He died in 1938 at Northcote by suicide when he was Caretaker of the Northcote Theatre. I found it a very sad and unsettling experience sitting at PROV in Melbourne and opening his Inquest papers – perhaps the first time, they had been opened for several decades. Even sadder was seeing his final note written on a piece of exercise book paper in pencil and apologising to his landlady for his actions and telling her to ring the doctor and Thornbury Police. So thoughtful at such a desperate time of his life.

Interestingly, he was identified at the morgue by his brother in law, Clarice’s husband, David HAIG who told the inquest, he didn’t believe that the note was written by Percy while Mrs McArthur was sure it was his handwriting.  The coroner didn’t appear to comment on that discrepancy.

In Percy’s will which he made a couple of years before his death, he owned 4 Northcote houses which I think is amazing for someone who came from a poor family and didn’t have jobs which paid huge salaries. He left one to Lillian McArthur whom he was boarding with at the time of his death; she said he had boarded with her for 3 years. His wife, Florence was to continue to live in one of the houses he owned on Ballantyne St, Northcote till her death and also, she was to receive the nett income of his estate till her death which was in 1941.

After Florence’s death, the income from the estate was to be paid to his sister, Clarice (1886-1967) HOUSE HAIG till her death which wasn’t until 1967. Upon her death, the houses were to be sold and the money was to be divided equally between the Melbourne, the Alfred and the Austin Hospitals.  Such a generous act.  I notice there wasn’t any money left to his brother’s widow, my grandmother; perhaps they didn’t get on and that’s why my mother never mentioned his name.

I am happy to share the Will, Probate and Inquest documents with other HOUSE descendants, just email me.

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T is for Tasmania – A-Z Blogging Challenge

2020 A-Z Blogging Challenge

Drayton’s Parish Clerk moves his family to Australia

My GGG grandparents, Charles HOUSE and Anne SALWAY came to Sydney with several of their children in 1855 from Drayton in Somerset.  They spent a few years in Sydney before moving to Albury in New South Wales.


Anne (1813-1866) HOUSE WILLEY and husband Joseph (1813-1887) were the first of her family to leave Somerset.  They arrived with 4 children in Port Philip Bay in 1849 on board the Hope.  There were 2 other WILLEY families from Somersetshire but there is no mention of where they lived in Somerset whereas Ann and her famiy were listed as coming from Drayton in Somerset. By 1859, they were in Port Sorell, Tasmania where they had their 6th child, Jane.  I wonder why they decided to go to Tasmania while her brothers went to Sydney some years later.  Perhaps a member of the WILLEY family can let me know?

Map of Port Sorell, Tasmania

Joseph worked as a labourer in Drayton but was a fisherman in Port Sorell.

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S is for the Sultana – A-Z Blogging Challenge

2020 A-Z Blogging Challenge

“Drayton’s Parish Clerk moves his family to Australia”.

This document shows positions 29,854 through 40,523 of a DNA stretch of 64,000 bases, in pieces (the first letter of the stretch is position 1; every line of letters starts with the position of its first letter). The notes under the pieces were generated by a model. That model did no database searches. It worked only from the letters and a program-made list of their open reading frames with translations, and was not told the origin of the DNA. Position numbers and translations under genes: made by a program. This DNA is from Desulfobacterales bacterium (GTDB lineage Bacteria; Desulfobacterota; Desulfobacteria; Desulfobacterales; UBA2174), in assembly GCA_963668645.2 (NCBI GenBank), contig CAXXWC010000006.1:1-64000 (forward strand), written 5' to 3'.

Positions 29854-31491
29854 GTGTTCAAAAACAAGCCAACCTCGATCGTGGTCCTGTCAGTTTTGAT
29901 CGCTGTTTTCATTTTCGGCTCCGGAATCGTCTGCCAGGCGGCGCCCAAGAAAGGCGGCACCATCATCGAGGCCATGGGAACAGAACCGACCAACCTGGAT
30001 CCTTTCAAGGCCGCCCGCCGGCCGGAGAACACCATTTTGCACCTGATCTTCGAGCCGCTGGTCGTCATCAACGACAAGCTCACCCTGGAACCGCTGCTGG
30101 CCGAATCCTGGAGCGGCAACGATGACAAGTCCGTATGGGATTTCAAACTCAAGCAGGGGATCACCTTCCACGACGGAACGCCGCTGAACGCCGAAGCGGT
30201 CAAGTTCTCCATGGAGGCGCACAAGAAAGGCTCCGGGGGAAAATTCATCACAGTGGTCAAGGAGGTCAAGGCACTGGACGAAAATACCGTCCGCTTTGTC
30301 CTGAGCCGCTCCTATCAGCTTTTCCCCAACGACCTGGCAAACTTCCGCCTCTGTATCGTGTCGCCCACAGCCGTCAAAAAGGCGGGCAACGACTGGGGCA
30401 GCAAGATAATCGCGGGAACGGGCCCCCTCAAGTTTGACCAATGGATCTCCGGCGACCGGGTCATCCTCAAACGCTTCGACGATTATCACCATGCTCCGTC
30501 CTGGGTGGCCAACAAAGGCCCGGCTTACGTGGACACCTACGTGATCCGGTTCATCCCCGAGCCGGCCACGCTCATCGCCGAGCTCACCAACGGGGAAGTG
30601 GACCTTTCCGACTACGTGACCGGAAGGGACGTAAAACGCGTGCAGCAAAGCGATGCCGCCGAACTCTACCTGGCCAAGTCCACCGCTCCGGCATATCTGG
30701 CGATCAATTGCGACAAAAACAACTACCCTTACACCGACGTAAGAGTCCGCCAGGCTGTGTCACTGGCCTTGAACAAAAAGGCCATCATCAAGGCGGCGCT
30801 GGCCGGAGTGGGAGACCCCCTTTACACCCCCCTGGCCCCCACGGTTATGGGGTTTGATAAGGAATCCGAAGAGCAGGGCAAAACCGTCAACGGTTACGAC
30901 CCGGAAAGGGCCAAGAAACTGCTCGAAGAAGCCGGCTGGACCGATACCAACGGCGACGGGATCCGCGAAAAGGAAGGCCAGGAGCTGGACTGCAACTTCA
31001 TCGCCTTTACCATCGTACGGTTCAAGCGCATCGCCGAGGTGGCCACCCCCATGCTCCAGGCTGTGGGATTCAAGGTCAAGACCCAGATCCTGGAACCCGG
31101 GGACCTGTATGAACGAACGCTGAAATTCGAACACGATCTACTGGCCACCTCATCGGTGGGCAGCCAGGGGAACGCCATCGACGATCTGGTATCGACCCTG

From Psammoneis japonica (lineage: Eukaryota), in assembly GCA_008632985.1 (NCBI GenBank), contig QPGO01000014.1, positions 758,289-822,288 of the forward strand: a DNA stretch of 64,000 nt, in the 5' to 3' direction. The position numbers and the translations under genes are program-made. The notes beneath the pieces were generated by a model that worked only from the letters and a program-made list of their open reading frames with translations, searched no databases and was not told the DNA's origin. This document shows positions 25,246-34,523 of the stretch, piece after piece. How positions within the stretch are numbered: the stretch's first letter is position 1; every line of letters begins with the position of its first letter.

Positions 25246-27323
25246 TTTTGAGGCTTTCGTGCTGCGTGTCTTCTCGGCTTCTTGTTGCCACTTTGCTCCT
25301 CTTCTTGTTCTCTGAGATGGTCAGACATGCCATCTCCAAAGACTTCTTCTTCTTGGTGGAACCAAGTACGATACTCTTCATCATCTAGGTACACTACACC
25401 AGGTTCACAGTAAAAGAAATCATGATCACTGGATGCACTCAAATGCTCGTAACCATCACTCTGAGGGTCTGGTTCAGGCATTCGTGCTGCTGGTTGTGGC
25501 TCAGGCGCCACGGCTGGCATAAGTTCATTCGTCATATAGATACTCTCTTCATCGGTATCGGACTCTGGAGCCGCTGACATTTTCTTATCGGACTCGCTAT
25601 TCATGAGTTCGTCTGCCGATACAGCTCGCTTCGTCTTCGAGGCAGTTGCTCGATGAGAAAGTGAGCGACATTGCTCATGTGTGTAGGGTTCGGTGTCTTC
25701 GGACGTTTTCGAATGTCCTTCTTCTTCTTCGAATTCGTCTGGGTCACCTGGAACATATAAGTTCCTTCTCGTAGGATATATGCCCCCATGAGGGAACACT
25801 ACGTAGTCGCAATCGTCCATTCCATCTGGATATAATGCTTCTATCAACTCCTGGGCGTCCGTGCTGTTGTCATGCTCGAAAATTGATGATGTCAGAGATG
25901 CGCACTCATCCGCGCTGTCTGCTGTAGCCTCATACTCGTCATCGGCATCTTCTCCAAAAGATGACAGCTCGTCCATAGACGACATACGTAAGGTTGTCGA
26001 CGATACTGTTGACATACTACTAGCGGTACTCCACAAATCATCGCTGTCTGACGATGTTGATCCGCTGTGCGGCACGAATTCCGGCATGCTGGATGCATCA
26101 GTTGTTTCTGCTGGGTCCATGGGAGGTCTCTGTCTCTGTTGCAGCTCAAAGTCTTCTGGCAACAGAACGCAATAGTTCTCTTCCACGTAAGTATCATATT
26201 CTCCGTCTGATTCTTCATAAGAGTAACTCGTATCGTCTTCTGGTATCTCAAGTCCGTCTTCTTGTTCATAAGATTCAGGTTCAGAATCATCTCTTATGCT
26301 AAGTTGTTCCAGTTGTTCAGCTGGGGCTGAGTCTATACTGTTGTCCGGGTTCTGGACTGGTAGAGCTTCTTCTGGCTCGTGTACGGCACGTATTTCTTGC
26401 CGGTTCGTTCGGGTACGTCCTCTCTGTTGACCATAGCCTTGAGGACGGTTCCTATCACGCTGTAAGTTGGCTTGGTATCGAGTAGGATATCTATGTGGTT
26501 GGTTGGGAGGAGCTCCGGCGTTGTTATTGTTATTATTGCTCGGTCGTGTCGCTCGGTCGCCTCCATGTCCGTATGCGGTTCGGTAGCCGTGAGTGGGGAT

My GGG grandparents, Charles HOUSE and Anne SALWAY came to Sydney with several of their children in 1855 from Drayton in Somerset.  They spent a few years in Sydney before moving to Albury in New South Wales.

Charles HOUSE and his family arrived in Sydney on the Sultana on May 19, 1855. According to Migrant Ships for South Australia by Ronald Parsons, the Sultana was a 3 mast barque, built in 1849 in Durham and it made several trips to Australia.

1855 May 28th List of imports on board The Sultana croppedThey were preceded by his sister, Ann and her husband, Joseph WILLEY and their children who had arrived in Port Melbourne, Victoria on the Hope on 21st July 1849 with either Joseph’s brothers or cousins, Frederick and Alfred WILLEY with their families.

1855 Charles and Ann HOUSE arrive in NSW on the ship Sultana2

The family of Charles HOUSE arrived in Sydney in 1855

Charles’ brothers, John and William arrived with their families the next year on the Lloyd and I’ve been fortunate to find on the national TROVE catalogue (it isn’t just newspapers) items related to the Sultana.

1855 SMH report on the arrival of the Sultana in Sydney cropped

I’ve been able to find diaries by a couple of people travelling on the Sultana in the 1850’s and 1860’s at different State Libraries.  Then via their Copies Direct service I was able to order a copy for only $16.50 each.

1856 Diary unknown Cornishman p1

The best one that I’ve found is a partial (14 pages) diary by an unknown Cornishman who left Liverpool on the Sultana on 21st December 1857; so only 18 months after my family but it’s hard work transcribing it as the original held by the State Library of Victoria is a poor copy of the original.  They don’t have the original, don’t know if it exists and don’t know the name of author but they and we can deduce that he is a Cornishman (he mentions sailing from Penzance to Liverpool) and he’s obviously the son of a farmer.  He did say that he’d left because he was “dissatisfied with his prospects at home” and saved 40 pounds after his father “being unwilling to part with me, he having suddenly discovered that I was useful on the farm. I found myself on the eve of starting for the Golden Land with something over Forty pounds in my pocket.”